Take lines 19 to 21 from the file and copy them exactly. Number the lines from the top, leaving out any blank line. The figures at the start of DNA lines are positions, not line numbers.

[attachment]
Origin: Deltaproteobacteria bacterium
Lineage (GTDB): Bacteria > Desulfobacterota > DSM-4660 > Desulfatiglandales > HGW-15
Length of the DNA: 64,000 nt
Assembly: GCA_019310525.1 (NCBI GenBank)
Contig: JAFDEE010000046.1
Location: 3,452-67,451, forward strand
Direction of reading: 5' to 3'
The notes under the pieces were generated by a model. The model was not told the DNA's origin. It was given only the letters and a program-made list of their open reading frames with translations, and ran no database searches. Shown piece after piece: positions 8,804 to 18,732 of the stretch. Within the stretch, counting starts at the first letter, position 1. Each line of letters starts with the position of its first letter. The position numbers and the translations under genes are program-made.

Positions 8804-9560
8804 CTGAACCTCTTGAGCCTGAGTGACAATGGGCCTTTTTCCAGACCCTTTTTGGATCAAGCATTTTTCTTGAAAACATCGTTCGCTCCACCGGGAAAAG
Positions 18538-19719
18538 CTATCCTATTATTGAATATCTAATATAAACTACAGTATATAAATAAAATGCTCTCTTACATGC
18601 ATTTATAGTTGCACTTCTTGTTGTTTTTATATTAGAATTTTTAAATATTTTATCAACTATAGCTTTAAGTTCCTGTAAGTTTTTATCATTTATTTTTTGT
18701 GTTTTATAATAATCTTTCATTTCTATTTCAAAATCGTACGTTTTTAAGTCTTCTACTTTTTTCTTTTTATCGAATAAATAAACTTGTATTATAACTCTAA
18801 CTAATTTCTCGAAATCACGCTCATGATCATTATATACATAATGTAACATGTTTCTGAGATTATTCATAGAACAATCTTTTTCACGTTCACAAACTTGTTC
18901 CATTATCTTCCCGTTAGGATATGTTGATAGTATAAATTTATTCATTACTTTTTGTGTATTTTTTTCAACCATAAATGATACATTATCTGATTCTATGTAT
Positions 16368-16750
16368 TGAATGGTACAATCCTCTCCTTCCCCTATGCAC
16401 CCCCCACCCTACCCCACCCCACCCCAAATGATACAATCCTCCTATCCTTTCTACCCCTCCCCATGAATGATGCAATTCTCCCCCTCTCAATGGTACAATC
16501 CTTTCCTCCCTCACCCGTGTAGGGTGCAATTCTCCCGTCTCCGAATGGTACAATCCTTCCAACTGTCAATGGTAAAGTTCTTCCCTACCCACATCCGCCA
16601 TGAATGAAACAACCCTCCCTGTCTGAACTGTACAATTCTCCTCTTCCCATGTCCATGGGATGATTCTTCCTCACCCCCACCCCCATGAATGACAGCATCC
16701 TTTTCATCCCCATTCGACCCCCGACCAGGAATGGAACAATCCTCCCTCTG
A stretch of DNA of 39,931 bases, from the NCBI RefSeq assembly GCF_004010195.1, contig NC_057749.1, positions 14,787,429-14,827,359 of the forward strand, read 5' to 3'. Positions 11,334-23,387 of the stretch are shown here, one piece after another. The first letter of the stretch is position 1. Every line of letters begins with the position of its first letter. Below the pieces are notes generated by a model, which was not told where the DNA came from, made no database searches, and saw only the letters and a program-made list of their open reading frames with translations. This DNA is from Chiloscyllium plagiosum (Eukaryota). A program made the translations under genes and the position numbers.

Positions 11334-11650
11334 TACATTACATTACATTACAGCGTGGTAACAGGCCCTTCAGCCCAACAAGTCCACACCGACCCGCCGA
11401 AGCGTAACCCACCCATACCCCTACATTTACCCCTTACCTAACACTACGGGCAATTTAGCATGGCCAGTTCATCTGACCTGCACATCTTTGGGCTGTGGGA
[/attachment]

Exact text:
16401 CCCCCACCCTACCCCACCCCACCCCAAATGATACAATCCTCCTATCCTTTCTACCCCTCCCCATGAATGATGCAATTCTCCCCCTCTCAATGGTACAATC
16501 CTTTCCTCCCTCACCCGTGTAGGGTGCAATTCTCCCGTCTCCGAATGGTACAATCCTTCCAACTGTCAATGGTAAAGTTCTTCCCTACCCACATCCGCCA
16601 TGAATGAAACAACCCTCCCTGTCTGAACTGTACAATTCTCCTCTTCCCATGTCCATGGGATGATTCTTCCTCACCCCCACCCCCATGAATGACAGCATCC